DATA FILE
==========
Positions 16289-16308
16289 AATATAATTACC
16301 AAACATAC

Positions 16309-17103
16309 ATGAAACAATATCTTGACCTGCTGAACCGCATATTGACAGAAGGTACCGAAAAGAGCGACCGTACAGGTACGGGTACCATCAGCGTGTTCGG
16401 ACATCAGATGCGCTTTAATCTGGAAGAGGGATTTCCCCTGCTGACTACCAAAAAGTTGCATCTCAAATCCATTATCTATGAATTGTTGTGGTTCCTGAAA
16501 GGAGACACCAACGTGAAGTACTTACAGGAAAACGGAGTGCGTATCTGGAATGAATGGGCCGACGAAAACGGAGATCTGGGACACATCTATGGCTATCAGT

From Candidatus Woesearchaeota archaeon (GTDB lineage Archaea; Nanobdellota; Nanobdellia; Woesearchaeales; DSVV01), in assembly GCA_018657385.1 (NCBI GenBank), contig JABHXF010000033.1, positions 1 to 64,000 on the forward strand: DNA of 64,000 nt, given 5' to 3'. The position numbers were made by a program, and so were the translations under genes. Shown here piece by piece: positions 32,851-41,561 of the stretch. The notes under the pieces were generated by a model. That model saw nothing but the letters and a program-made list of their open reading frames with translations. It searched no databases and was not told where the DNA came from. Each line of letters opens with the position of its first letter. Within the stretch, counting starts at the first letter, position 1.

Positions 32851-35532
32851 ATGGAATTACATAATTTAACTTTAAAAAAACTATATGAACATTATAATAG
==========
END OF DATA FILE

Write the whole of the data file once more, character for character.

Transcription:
Positions 16289-16308
16289 AATATAATTACC
16301 AAACATAC

Positions 16309-17103
16309 ATGAAACAATATCTTGACCTGCTGAACCGCATATTGACAGAAGGTACCGAAAAGAGCGACCGTACAGGTACGGGTACCATCAGCGTGTTCGG
16401 ACATCAGATGCGCTTTAATCTGGAAGAGGGATTTCCCCTGCTGACTACCAAAAAGTTGCATCTCAAATCCATTATCTATGAATTGTTGTGGTTCCTGAAA
16501 GGAGACACCAACGTGAAGTACTTACAGGAAAACGGAGTGCGTATCTGGAATGAATGGGCCGACGAAAACGGAGATCTGGGACACATCTATGGCTATCAGT

From Candidatus Woesearchaeota archaeon (GTDB lineage Archaea; Nanobdellota; Nanobdellia; Woesearchaeales; DSVV01), in assembly GCA_018657385.1 (NCBI GenBank), contig JABHXF010000033.1, positions 1 to 64,000 on the forward strand: DNA of 64,000 nt, given 5' to 3'. The position numbers were made by a program, and so were the translations under genes. Shown here piece by piece: positions 32,851-41,561 of the stretch. The notes under the pieces were generated by a model. That model saw nothing but the letters and a program-made list of their open reading frames with translations. It searched no databases and was not told where the DNA came from. Each line of letters opens with the position of its first letter. Within the stretch, counting starts at the first letter, position 1.

Positions 32851-35532
32851 ATGGAATTACATAATTTAACTTTAAAAAAACTATATGAACATTATAATAG